MGM Resorts, victims of Las Vegas shooting reach settlement of between $735 million and $800 million
MGM Resorts International and attorneys representing substantially all plaintiffs in litigation involving the October 1, 2017 shooting in Las Vegas said Thursday they have reached a settlement agreement, with the casino operator paying between $735 million and $800 million.
The agreement was reached after eight months of mediation overseen by two retired judges – one from Nevada and one from California – which consolidated lawsuits covering more than 4,400 individuals and families seeking compensation for a range of physical and psychological harm after the largest mass shooting event in U.S. history.
The settlement, which was agreed to on Monday, was announced two days after the second anniversary of the shooting. Events throughout Las Vegas marked the anniversary.
Las Vegas attorney Robert Eglet, lead counsel for more than 65 law firms representing the victims, said both sides agreed they did not want to take away from the anniversary and the healing process. Eglet called the agreement “a milestone” in the recovery process for the shooting victims.
The shooting took place on a Sunday evening during the final night of the Route 91 Harvest Festival, a three-day country music event. A shooter from inside a 32nd floor suite at the Mandalay Bay Resort fired into the open-air concert venue across the south Las Vegas Strip, killing 58 people and injuring more than 800. Both Mandalay and the venue are owned by MGM Resorts.
The total amount of the settlement depends on the number of claimants who choose to participate in the settlement, Eglet said. He added that the two-year statute of limitations expired this week, making it nearly impossible for any additional victims to file claims. Plaintiffs in the lawsuits included families of the 58 killed in the shooting, victims wounded by gunfire, and those suffering from post-traumatic stress disorder and other mental anguish caused by the shooting.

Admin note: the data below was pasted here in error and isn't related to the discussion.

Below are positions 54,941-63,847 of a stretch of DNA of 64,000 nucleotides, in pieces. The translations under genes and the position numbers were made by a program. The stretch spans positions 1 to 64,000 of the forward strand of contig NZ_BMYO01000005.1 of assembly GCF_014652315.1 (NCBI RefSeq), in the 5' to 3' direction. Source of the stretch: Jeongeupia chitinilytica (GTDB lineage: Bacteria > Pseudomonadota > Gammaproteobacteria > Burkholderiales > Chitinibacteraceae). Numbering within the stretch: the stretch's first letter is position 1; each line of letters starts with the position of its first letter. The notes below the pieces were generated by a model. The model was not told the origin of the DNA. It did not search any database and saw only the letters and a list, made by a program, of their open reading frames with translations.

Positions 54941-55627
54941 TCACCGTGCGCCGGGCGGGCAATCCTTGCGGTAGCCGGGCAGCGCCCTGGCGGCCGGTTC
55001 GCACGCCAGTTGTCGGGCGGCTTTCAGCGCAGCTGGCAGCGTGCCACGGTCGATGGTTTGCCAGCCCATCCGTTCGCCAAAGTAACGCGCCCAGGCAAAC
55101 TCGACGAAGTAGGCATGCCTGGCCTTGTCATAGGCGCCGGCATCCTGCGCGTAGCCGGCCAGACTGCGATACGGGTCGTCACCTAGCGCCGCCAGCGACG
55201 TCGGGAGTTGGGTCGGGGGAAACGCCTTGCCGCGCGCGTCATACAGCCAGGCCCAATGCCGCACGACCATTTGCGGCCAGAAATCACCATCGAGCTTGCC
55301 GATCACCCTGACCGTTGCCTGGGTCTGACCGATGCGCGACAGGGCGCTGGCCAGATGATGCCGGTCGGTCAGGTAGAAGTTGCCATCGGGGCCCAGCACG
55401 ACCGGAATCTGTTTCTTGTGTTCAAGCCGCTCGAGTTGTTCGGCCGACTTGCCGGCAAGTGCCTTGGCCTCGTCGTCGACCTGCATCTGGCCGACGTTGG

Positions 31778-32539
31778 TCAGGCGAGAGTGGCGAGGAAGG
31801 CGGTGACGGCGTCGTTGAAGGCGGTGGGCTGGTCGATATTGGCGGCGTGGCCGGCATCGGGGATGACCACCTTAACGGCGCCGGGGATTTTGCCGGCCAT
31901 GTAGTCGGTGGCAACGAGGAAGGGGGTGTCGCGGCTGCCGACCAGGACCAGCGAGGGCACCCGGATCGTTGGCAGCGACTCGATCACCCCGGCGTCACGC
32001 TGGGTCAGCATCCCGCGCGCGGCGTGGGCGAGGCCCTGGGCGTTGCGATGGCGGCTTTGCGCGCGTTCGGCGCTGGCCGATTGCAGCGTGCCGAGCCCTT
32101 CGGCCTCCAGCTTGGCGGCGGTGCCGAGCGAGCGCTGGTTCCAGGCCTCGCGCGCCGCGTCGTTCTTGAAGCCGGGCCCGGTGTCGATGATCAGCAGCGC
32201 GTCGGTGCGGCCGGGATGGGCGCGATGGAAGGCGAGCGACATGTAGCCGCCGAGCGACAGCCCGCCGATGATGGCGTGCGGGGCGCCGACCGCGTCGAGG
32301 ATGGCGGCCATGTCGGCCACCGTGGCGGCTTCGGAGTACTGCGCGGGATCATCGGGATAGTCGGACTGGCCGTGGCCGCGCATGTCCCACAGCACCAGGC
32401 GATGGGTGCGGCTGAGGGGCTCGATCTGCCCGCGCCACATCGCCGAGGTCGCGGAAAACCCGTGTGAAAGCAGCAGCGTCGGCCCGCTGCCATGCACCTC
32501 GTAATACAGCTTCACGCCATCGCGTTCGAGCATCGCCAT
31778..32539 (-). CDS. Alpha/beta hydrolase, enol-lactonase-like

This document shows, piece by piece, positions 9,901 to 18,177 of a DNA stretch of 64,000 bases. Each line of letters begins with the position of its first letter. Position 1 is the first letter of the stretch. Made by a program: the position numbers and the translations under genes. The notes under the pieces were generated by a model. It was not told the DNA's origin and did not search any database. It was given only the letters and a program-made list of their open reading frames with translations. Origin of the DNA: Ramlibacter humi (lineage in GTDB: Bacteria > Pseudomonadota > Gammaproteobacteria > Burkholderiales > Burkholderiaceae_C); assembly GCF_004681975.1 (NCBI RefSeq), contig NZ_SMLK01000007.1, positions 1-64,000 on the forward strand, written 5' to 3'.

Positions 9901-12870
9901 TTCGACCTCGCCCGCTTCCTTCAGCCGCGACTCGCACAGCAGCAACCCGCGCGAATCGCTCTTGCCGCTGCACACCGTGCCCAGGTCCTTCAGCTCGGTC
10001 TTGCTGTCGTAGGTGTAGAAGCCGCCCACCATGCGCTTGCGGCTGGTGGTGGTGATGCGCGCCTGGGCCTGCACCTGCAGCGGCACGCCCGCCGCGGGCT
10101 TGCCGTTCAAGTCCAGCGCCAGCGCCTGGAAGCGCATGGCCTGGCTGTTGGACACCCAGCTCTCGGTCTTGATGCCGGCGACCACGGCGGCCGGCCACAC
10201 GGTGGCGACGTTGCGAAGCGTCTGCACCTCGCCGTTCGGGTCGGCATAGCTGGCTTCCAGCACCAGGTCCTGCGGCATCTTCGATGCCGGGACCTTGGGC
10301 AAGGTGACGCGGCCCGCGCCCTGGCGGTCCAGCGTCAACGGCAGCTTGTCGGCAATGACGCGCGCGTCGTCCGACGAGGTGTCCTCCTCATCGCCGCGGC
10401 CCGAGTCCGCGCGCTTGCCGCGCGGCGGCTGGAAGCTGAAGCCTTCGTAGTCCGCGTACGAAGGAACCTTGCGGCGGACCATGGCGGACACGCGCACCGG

More than 51 percent of the plaintiffs in the lawsuit are residents of California. The next largest portion of plaintiffs are Nevada residents. The lawsuits represented plaintiffs from eight states and Canada.
Under the settlement agreement, the parties will dismiss and release all pending litigation, including the declaratory-relief lawsuits filed by MGM Resorts against participating claimants.
An independent claims administrator will be appointed by Nevada’s Clark County District Court to allocate the settlement fund among the participating claimants. The settlement fund will be funded by MGM Resorts’ insurers with a minimum of $735 million. MGM Resorts has insurance coverage of $751 million.
Eglet said it may take up until the end of next year for the matter to be resolved. The attorney, who had been highly critical of MGM Resorts shortly after the initial lawsuits were filed, praised the company’s actions to end what had expected to be a protracted legal fight.
“What MGM has done is the highest example and standard of corporate citizenship,” Eglet said. “Prolonged litigation was in no one’s best interest.”
The settlement did not include an admission of guilt or liability by MGM Resorts. Eglet said both sides agreed to that language.
In its quarterly filing with the Securities and Exchange Commission in May, MGM said it could possibly reach a settlement of between $735 million and $800 million for the litigation.
“Our goal has always been to resolve these matters so our community and the victims and their families can move forward in the healing process,” MGM Resorts Chairman and CEO Jim Murren said in a statement released by the company.
“This agreement with the plaintiffs’ counsel is a major step, and one that we hoped for a long time would be possible,” Murren said. “We have always believed that prolonged litigation around these matters is in no one’s best interest. It is our sincere hope that this agreement means that scenario will be avoided.”
Both Eglet and other attorneys who spoke during the Thursday morning press conference expressed hope that the settlement reached by MGM Resorts “sends a message to corporate America to step up and accept responsibility” that could lead to changes in the nation’s gun laws.